I have had teachers in the past that would break every subject down—spoon-feeding us the material, and would tone down the maturity level simply because we are teenagers.  There was not thinking involved. The best teachers I have had may have provided us with more detailed information, but they do it for a reason, and they would end up explaining why that method was used.

Overall the best teachers make the best Jewish education experiences. If the teacher is really good, they could get any student interested and understand anything.”

Teens Report What Really Happens In Classrooms


Teachers and Classroom Behavior Photo credit: tim ellis

I read an eighth grader’s blog (!) today that resonated with me, and it triggered a memory of what Jewish teens shared with me in a discussion about bullying.

Back to the blog. This young teen wrote about derogatory and mean comments that kids said in hushed tones to others in her class. What they said was either whispered, written, or mouthed out—-all while the teacher’s back was turned.

Can you imagine the effect on the ‘victims’? Just thinking about it will probably tug at your heart.

Instantaneous changes of emotion. Heads bowed. Backs rounded. The day ruined.

And then—-thoughts of a system that offers no corrective action.

The talk I remembered having with my 10th graders was similar. They experienced or witnessed as a bystander, all kinds of inappropriate behavior by teens that was not done at recess, not on the school bus, not on the playing field, but in class!

In most cases, the teacher’s back was turned. 

Want to be shocked?  The students affirmed that sometimes, the teacher was not facing the board, or doing work at the desk.

“What happened during those other times?”, I asked.

“Ugh, the teacher just pretended not to hear or see.”

Can we think of a more challenging environment for our students?

Some feel that they are constantly the ones to point out flaws, misbehavior, or teacher concerns. They’ve told me that when they’ve actually brought these incidents to the teacher’s attention, the information is not even acted upon. And there certainly is a lot of negative feedback the teens get for doing that. (The cultural pull of not being a tattletale comes to mind).

A while ago, I wrote about our schools being Safe Havens, and reading the blog today made this fact even more potent.

No one should deduce that all teachers ignore bad behavior.

But neither should we assume that the teacher is always equipped to manage bad behavior. Or that the teacher gets support from the administration on these issues.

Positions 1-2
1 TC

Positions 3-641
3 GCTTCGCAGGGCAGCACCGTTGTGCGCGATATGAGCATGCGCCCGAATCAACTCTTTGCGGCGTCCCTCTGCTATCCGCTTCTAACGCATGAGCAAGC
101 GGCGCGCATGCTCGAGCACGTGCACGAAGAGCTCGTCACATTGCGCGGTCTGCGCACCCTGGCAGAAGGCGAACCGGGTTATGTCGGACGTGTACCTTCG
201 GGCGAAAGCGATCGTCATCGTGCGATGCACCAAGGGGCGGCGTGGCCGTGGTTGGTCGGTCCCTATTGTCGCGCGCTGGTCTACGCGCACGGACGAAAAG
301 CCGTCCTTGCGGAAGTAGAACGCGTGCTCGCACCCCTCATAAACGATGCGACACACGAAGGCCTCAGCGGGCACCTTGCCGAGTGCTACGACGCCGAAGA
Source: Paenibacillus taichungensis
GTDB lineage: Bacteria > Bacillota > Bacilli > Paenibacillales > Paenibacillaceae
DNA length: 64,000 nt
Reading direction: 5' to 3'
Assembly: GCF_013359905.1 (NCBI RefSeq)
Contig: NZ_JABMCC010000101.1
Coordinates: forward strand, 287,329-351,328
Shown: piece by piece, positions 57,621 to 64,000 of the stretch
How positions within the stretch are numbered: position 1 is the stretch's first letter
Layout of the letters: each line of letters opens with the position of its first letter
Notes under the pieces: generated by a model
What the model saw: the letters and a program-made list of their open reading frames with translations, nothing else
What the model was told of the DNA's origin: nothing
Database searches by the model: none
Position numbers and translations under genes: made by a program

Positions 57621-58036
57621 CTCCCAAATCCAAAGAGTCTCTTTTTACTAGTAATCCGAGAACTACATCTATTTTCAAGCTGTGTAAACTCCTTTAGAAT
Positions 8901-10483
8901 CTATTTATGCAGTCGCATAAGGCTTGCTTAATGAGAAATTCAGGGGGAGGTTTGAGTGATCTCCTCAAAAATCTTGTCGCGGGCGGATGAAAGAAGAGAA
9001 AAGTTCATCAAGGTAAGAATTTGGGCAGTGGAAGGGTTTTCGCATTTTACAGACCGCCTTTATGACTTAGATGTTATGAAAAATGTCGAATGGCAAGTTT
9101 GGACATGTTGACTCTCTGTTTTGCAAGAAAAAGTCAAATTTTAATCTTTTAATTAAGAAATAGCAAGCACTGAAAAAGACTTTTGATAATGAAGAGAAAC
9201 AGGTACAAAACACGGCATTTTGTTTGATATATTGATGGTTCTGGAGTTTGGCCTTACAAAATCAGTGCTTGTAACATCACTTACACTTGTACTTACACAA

We can rise to the occasion, be better listeners, better mentors, and better teachers of Jewish values.

But that won’t change the system.

Creating students who want to become activists just might.

Supporting their efforts as parents and teachers is what we have to do. And oh yes, we can’t let them give up.

Parents, Social Media & Boundaries: Read These Hard,Cold Facebook Facts

Lack of Parental Controls on FB? Implications for Teens?

For parents, it’s becoming harder and harder to create boundaries of safety for teens, particularly if those parameters were not in place when they had their first forays in the internet world.

Imagine the challenge for those parents who have trouble with knowing what those boundaries should be.

Recent studies have shown that Facebook is filled with ‘friends’ younger than the minimum age of 13. Thirteen.

Unbelievably, many of these young teens join with the help of their parents, and yes, even encouragement to do so.

Noted in the New York Times, there is now software to help parents monitor their children on-line, but the question is, if some parents are not choosing to monitor their children’s activities without the software application, how will installing a new program stem the tide of children’s premature internet involvement?

Why is this an issue? Well, as noted in the article: “the average American family uses five Internet-enabled devices at home…..yet barely one in five parents uses parental controls on those devices.”

So, those of us in schools need to take note of the environment our students are in at home, and even recognize that the boundaries we provide for our students when using internet media may be more important than we think.

Are you concerned about boundaries on social media?

Changing some paradigms for Jewish teens

let’s change some paradigms for the sake of JTeens

What would it take for the Jewish community to join in efforts to motivate Jewish teens to (word alert: overused expression coming up…) engage?

Is there a program that could reach teens in all movements, across denominations, and increase their involvement in their community of choice (synagogue, youth group, camp, Israel trip) at the same time?

I think there is.

A recent article in Education week may shed some light on my thinking regarding this.

Plus, you know that precedents have already been set by seeing a great concept in the secular world and tweaking it a bit to meet the needs of a Jewish population.

The author explored the concept of digital badges  that students could earn, indicating success and accomplishment in certain skill areas:

…”electronic images could be earned for a wide variety of reasons in multiple learning spaces, including after-school programs, summer workshops, K-12 classrooms, and universities. And once earned, the badges could follow students throughout their lifetimes, being displayed on websites or blogs and included in college applications and résumés.”

You can see the potential for the Jewish community, all youth delivery organizations offering the programs they offer, though in concert with the other.  Professionals would need to work together to offer their teens a way to build a Jewish skill resume, sourcing other partners.

Far fetched? Not really.

We’ve started working in this way with our partner organizations, encouraging them to think about communal instead of specific goals.  If we want our teens to develop into leaders for the communal good, if we talk the language of Klal Yisrael, then we might want to make sure our programmatic pieces produce those goals.